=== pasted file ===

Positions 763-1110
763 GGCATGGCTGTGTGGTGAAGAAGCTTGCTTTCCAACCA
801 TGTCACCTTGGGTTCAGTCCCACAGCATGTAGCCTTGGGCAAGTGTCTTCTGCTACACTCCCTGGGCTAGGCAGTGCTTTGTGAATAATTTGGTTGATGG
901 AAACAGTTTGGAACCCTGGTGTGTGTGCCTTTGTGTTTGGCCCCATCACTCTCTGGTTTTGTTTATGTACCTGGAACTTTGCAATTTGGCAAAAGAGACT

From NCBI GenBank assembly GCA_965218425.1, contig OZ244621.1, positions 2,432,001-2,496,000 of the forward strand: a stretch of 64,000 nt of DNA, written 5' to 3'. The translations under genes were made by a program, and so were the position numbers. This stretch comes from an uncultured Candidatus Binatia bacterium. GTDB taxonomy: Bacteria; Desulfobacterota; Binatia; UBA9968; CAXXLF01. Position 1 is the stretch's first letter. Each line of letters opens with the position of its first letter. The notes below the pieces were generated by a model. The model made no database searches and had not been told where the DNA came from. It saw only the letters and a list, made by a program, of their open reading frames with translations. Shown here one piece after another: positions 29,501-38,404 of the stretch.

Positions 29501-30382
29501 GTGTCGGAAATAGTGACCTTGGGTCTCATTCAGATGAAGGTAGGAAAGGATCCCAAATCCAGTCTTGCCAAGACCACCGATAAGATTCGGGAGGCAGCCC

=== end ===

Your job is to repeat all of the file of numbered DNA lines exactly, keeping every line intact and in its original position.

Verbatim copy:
Positions 763-1110
763 GGCATGGCTGTGTGGTGAAGAAGCTTGCTTTCCAACCA
801 TGTCACCTTGGGTTCAGTCCCACAGCATGTAGCCTTGGGCAAGTGTCTTCTGCTACACTCCCTGGGCTAGGCAGTGCTTTGTGAATAATTTGGTTGATGG
901 AAACAGTTTGGAACCCTGGTGTGTGTGCCTTTGTGTTTGGCCCCATCACTCTCTGGTTTTGTTTATGTACCTGGAACTTTGCAATTTGGCAAAAGAGACT

From NCBI GenBank assembly GCA_965218425.1, contig OZ244621.1, positions 2,432,001-2,496,000 of the forward strand: a stretch of 64,000 nt of DNA, written 5' to 3'. The translations under genes were made by a program, and so were the position numbers. This stretch comes from an uncultured Candidatus Binatia bacterium. GTDB taxonomy: Bacteria; Desulfobacterota; Binatia; UBA9968; CAXXLF01. Position 1 is the stretch's first letter. Each line of letters opens with the position of its first letter. The notes below the pieces were generated by a model. The model made no database searches and had not been told where the DNA came from. It saw only the letters and a list, made by a program, of their open reading frames with translations. Shown here one piece after another: positions 29,501-38,404 of the stretch.

Positions 29501-30382
29501 GTGTCGGAAATAGTGACCTTGGGTCTCATTCAGATGAAGGTAGGAAAGGATCCCAAATCCAGTCTTGCCAAGACCACCGATAAGATTCGGGAGGCAGCCC